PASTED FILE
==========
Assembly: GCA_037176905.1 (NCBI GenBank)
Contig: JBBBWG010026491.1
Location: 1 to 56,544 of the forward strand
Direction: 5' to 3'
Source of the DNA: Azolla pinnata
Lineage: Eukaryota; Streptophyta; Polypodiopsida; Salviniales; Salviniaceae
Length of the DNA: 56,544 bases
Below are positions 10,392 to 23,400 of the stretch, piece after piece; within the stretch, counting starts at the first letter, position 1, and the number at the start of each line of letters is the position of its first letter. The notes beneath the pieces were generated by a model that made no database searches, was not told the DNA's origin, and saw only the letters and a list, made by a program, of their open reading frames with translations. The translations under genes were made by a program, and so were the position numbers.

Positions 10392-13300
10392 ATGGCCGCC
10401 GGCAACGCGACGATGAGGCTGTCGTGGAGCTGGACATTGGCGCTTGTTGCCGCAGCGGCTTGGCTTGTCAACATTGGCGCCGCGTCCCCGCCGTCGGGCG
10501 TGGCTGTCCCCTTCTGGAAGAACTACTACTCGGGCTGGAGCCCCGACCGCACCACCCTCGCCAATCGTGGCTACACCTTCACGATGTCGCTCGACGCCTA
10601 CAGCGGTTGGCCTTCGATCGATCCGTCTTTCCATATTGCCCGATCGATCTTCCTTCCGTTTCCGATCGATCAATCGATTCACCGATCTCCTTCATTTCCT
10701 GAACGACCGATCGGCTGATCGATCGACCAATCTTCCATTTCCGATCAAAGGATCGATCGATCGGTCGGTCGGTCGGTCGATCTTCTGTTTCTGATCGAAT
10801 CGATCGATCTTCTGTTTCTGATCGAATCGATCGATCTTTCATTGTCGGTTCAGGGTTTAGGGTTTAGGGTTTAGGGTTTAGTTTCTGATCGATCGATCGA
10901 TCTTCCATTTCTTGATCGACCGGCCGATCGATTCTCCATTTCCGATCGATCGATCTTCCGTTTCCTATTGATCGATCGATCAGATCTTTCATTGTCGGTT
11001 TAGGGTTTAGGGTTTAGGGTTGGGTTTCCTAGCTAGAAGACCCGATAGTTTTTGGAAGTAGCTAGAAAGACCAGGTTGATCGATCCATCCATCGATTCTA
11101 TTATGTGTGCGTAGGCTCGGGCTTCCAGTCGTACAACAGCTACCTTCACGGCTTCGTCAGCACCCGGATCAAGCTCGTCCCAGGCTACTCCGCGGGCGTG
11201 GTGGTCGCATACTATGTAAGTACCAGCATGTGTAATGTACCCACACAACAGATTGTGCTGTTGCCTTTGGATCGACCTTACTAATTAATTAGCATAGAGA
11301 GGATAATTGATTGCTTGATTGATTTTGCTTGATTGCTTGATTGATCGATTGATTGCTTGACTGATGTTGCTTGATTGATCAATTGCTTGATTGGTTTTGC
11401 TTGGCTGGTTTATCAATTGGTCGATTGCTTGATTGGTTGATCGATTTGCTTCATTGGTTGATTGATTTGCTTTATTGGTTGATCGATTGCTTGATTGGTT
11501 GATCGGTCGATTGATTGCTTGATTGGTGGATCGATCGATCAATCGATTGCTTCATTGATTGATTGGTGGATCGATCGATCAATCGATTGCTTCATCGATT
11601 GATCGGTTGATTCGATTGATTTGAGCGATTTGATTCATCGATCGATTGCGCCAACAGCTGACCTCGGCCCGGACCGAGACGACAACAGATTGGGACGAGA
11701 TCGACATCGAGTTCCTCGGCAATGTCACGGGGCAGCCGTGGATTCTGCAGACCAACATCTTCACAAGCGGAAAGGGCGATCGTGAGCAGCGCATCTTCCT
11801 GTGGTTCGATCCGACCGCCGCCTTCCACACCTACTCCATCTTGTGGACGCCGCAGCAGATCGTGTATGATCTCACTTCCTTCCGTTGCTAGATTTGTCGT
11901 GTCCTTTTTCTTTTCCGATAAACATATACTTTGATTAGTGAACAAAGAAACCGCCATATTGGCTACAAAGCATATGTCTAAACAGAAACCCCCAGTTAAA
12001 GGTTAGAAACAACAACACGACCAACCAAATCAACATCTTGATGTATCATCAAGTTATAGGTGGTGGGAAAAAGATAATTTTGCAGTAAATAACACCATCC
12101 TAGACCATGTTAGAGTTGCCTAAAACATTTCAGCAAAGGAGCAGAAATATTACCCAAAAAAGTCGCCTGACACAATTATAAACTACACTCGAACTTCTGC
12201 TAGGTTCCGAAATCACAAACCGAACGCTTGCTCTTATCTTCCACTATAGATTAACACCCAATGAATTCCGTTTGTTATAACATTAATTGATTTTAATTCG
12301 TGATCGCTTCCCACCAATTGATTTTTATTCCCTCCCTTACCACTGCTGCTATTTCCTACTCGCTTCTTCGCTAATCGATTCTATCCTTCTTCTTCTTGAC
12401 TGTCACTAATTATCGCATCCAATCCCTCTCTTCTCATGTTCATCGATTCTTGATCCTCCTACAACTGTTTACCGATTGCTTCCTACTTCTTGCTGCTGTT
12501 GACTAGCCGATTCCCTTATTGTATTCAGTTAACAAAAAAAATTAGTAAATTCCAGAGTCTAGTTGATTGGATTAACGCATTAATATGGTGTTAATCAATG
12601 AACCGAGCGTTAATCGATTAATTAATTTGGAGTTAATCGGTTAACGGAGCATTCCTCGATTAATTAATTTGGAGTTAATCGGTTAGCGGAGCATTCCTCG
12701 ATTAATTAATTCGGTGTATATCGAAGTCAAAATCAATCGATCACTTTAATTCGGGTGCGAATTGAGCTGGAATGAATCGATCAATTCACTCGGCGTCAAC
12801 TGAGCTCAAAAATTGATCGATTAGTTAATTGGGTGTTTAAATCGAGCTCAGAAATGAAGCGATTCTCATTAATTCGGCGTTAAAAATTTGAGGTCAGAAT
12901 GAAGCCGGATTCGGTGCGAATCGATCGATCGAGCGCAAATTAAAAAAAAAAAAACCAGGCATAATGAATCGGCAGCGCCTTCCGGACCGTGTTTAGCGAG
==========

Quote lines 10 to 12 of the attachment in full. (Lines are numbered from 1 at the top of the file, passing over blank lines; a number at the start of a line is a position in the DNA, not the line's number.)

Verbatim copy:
10392 ATGGCCGCC
10401 GGCAACGCGACGATGAGGCTGTCGTGGAGCTGGACATTGGCGCTTGTTGCCGCAGCGGCTTGGCTTGTCAACATTGGCGCCGCGTCCCCGCCGTCGGGCG
10501 TGGCTGTCCCCTTCTGGAAGAACTACTACTCGGGCTGGAGCCCCGACCGCACCACCCTCGCCAATCGTGGCTACACCTTCACGATGTCGCTCGACGCCTA